Manufacturers of conversion boxes, allowing you to run on E85 without damaging your engine, have seen an explosion in demand in recent months, with peaks as soon as unleaded 95 comes close to 2 euros per litre. Around 1,000 euros per installation, the investment pays for itself in around fifteen fill-ups. In March, the company Biomotors recorded an increase in sales of 186% over one year. At its competitor FlexFuel Energy Development, 30,000 units have been ordered since the start of the year, six times more than last year over the same period.

The pursuit of promotions

The same spirit of adaptation can be seen in retail: those most affected by inflation are cutting back on spending by chasing down prices and tracking promotions. “Already, consumer trade-offs are being felt, notes Dominique Schelcher, CEO of Système U. Some customers buy less meat, less fruit and vegetables. They also buy fewer national brand products and replace them with private label products, including entry-level Super U products.” Sales of the Prix Mini brand, selection of low prices for everyday products, ” take off,” he explains. And “we’re only at the beginning”.

A study by NielsenIQ shows these trade-offs, highlighting the 12.2% increase in sales of first-price private label in mid-May (over one year), and a 6% decline in organic sales over the same period. period. Low-income households have also reduced more than others their spending on fresh produce, fish, cheese and meat, as well as spending considered more festive: beer, strong alcohol, or “relaxing” ice cream.

At Casino, “the products from the ‘Lower there’s no’ corners are selling very well, says a spokesperson for the retail group, especially for fresh products – fruits and vegetables, butchers, fishmongers…”. In mid-February, on the occasion of a promotion on a variety of “French origin” apples, sold for 60 cents per kg, the distributor multiplied by seven the sales of these fruits compared to a classic week.

Motorists have also spotted the “fuel at 1 euro” operations (0.85 cents per liter with the government discount), launched in February at the gas stations of Géant hypermarkets or Casino Supermarkets. These promotions (reimbursement in the form of a voucher, under certain conditions) led to an increase in footfall of 50% on average in stations and 10% to 20% on average in stores, compared to a weekend. -end without operation.

A study carried out in March by NielsenIQ for Tiendeo, a platform specializing in offers and promotions, suggests that “60% of French people now choose their place of shopping according to the offers and promotions offered, especially among the youngest and women “.

The hard-discounters Lidl and Aldi continue to grab market share, reaching 11.3% in the spring, according to NielsenIQ, while the hard-discounter excluding food Action climbed to third place in the favorite brands of the French (behind Leroy-Merlin and Decathlon), according to the firm EY.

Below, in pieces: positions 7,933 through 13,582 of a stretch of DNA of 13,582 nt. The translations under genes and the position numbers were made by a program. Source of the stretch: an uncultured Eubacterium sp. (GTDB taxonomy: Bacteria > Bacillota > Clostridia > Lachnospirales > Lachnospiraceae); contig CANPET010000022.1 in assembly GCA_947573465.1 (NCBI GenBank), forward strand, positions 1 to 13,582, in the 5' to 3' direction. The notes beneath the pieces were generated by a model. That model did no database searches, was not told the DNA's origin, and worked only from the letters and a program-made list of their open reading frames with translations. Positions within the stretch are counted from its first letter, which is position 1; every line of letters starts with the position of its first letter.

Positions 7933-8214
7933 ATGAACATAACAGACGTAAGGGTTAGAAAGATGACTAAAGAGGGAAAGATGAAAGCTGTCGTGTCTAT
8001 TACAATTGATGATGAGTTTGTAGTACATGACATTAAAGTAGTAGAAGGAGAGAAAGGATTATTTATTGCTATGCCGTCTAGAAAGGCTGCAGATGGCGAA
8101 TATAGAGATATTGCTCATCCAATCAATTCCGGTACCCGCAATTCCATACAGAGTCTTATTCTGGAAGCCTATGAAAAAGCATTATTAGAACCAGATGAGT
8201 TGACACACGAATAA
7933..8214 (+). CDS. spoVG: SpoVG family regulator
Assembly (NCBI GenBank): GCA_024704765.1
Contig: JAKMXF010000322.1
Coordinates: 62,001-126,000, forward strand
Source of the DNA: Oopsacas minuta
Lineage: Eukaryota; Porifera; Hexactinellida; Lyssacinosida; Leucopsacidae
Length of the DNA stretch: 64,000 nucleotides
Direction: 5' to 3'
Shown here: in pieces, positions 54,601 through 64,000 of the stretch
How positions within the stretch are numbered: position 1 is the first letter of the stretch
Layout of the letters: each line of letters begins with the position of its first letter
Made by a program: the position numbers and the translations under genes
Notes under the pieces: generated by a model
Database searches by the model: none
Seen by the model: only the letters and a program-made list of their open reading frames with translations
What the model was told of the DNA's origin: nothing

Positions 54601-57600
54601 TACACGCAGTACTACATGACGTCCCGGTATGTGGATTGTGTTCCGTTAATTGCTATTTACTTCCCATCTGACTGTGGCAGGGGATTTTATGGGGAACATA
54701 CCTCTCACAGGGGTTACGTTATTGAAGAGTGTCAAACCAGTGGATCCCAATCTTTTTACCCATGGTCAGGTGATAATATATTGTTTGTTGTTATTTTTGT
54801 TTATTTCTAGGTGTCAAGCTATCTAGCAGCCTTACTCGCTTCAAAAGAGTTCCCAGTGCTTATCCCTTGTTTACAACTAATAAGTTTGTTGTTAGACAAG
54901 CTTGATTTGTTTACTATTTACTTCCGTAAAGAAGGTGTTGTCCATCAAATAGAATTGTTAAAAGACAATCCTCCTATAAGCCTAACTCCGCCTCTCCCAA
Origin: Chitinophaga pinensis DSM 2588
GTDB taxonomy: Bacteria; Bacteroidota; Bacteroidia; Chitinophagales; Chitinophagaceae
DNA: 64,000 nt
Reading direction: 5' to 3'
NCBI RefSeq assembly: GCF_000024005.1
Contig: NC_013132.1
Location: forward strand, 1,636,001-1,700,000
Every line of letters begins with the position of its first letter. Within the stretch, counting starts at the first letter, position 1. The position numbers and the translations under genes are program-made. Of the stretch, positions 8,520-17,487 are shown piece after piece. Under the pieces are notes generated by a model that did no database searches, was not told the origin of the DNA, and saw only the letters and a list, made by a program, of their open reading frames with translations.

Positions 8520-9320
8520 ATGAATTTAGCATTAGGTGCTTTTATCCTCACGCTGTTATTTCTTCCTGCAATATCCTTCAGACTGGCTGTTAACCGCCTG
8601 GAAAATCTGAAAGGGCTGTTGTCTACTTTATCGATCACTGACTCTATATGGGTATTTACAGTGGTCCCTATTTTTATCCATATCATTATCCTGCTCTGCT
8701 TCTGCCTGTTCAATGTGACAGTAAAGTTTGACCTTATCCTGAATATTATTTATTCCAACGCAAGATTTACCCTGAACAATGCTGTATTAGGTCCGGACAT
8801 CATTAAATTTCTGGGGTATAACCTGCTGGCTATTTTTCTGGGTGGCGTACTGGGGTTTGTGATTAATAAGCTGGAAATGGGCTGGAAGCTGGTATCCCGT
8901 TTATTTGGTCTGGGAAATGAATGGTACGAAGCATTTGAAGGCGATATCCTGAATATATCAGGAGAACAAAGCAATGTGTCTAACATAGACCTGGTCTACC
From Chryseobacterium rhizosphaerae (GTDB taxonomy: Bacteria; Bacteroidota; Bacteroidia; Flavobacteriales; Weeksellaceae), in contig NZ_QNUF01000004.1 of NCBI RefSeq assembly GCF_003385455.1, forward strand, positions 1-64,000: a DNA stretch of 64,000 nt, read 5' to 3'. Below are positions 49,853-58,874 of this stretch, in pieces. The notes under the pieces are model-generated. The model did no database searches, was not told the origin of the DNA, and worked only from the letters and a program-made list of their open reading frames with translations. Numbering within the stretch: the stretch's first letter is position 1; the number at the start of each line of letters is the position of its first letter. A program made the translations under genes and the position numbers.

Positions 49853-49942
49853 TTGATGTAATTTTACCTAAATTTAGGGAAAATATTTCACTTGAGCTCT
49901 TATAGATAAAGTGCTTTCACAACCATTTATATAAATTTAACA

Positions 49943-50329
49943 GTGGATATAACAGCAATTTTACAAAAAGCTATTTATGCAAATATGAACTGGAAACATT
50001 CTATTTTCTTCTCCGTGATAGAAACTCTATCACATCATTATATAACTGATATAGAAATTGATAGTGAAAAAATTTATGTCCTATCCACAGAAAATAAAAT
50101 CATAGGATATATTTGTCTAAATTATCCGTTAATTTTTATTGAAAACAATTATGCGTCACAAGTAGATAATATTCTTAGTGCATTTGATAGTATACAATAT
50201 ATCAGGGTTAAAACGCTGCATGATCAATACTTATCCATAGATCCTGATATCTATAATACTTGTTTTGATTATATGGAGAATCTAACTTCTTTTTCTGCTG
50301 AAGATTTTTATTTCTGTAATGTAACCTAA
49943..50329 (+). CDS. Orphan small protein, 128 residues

“Arbitration Logic”

Cultural expenditure is also subject to trade-offs. At the start of the year, the BearingPoint firm carried out a survey on “the subscription dynamics of French households to paid digital cultural offers” which attests that these platforms (Netflix, Deezer, Disney, etc.) have generally garnered more subscriptions compared to 2021.

At the same time, cinema attendance fell 28% in May compared to the last comparable year, May 2019, with 11 million admissions. Since the beginning of the year, the cinemas have totaled 33% less admissions than over the same period of 2019. “Given the price of a cinema ticket, Netflix will be the last subscription to be canceled”, explains Nicolas Redone, partner at BearingPoint. The price of a subscription varies from 9 to 18 euros per month for an unlimited number of viewings, while a cinema ticket cost an average of 7 euros in 2021, with full prices at 13.90 euros at UGC Ciné Cité Les Halles, in Paris, or at 12.50 euros at the UGC in Lille.

The network of Cash Express stores, which buy and sell second-hand items, also continues to see its turnover climb. Not thanks to remarkable increases in store traffic, but above all thanks to the increase in the average basket, by 45% since 2019. difficult. Rather people who are there to continue to have fun, either by buying the same products cheaper, or by going upmarket at a reduced cost, on smartphones for example, “says Arnaud Guérin-Collet, co-president and director of the Cash network. Express.

So many behaviors that testify to a “get-together economy”, as the director of the opinion department of the IFOP, Jérôme Fourquet, and the journalist Jean-Laurent Cassely have baptized it in their book La France sous nos yeux (Seuil , 2021). “This practice has been structured for more than twenty years, recalls Jérôme Fourquet. It affects the last five deciles of the population. For the most modest, it is a question of survival. But a growing share of middle and working class households, close to the “yellow vests”, are using it today more than yesterday, in a logic of arbitration to maintain their standard of living. Even if it means skipping over certain things, like doing a little carpooling to maintain the vacation budget. The more painful inflation is, the more trade-offs there will be. »

Use of rental

As a second-hand specialist, the Leboncoin site thus notes the recent development of another phenomenon: the use of the rental of everyday consumer goods. Since the beginning of the year, around 30,000 items have been offered for rental per month, an increase of 17% year-on-year. This concerns DIY and gardening tools, bicycles, household appliances, and recently even clothing and toys. Tenants spend less on a one-time item, and landlords find a small additional cash flow.

In the same spirit, there is a craze for private car rental. OuiCar (50 million euros in revenue in 2021) saw the number of its rentals triple between summer 2019 and summer 2021. Since the start of 2022, activity has grown by 70 %. Prices are 30% to 50% lower than those of traditional rental brands, whose prices are rising, since they are faced with a reduction in the number of cars delivered by manufacturers, due to the shortage of components. According to OuiCar, the individual renter can receive 300 to 600 euros per month in this way, i.e. a significant number of fill-ups.

To this series of weak signals of the tightening of the national belt, Jérôme Fourquet would add another: the excellent results of the Française des jeux in the first quarter. Stakes have thus increased over one year by more than 15% for the lottery, and by 19% for scratch cards. “A modest public who sees in these games the prospect not of buying a castle in Spain, he says, but of making a little nest egg and finding additional room for maneuver. »